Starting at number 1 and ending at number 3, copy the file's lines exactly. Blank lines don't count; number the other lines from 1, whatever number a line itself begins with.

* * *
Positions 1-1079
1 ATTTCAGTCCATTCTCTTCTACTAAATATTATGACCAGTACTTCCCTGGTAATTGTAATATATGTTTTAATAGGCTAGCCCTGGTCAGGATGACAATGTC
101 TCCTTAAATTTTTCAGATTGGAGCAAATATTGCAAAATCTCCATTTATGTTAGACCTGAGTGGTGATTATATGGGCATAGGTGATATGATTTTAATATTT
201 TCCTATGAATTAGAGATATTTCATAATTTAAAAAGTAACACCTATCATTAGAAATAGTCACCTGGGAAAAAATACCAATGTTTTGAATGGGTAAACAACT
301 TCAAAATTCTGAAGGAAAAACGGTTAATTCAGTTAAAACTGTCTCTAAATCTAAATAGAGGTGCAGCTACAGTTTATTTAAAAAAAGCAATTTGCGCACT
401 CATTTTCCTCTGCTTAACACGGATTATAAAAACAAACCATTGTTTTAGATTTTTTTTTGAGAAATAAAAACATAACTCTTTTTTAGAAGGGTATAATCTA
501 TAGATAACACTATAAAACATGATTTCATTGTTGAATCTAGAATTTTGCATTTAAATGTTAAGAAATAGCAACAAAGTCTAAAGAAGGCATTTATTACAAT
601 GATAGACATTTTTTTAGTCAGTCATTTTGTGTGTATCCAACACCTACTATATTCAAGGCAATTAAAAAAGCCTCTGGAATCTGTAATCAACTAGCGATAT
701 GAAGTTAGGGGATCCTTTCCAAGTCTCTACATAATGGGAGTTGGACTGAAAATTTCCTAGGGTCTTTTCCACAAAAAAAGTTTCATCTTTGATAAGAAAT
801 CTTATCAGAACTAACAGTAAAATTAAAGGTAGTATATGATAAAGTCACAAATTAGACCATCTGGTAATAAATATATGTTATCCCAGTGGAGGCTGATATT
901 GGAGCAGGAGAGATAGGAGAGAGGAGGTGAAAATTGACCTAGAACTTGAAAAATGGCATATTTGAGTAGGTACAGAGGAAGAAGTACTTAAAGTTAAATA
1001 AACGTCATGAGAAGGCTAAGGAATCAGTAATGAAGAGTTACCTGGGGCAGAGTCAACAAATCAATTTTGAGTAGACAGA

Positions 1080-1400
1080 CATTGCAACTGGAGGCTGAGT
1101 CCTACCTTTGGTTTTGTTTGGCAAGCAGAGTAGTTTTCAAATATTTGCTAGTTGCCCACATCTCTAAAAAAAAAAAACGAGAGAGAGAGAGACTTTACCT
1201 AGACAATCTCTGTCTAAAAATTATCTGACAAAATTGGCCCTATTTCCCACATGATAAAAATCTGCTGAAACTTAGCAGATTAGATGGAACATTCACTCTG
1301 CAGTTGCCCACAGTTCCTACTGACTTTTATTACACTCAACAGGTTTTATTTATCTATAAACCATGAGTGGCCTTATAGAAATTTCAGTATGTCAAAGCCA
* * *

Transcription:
Positions 1-1079
1 ATTTCAGTCCATTCTCTTCTACTAAATATTATGACCAGTACTTCCCTGGTAATTGTAATATATGTTTTAATAGGCTAGCCCTGGTCAGGATGACAATGTC
101 TCCTTAAATTTTTCAGATTGGAGCAAATATTGCAAAATCTCCATTTATGTTAGACCTGAGTGGTGATTATATGGGCATAGGTGATATGATTTTAATATTT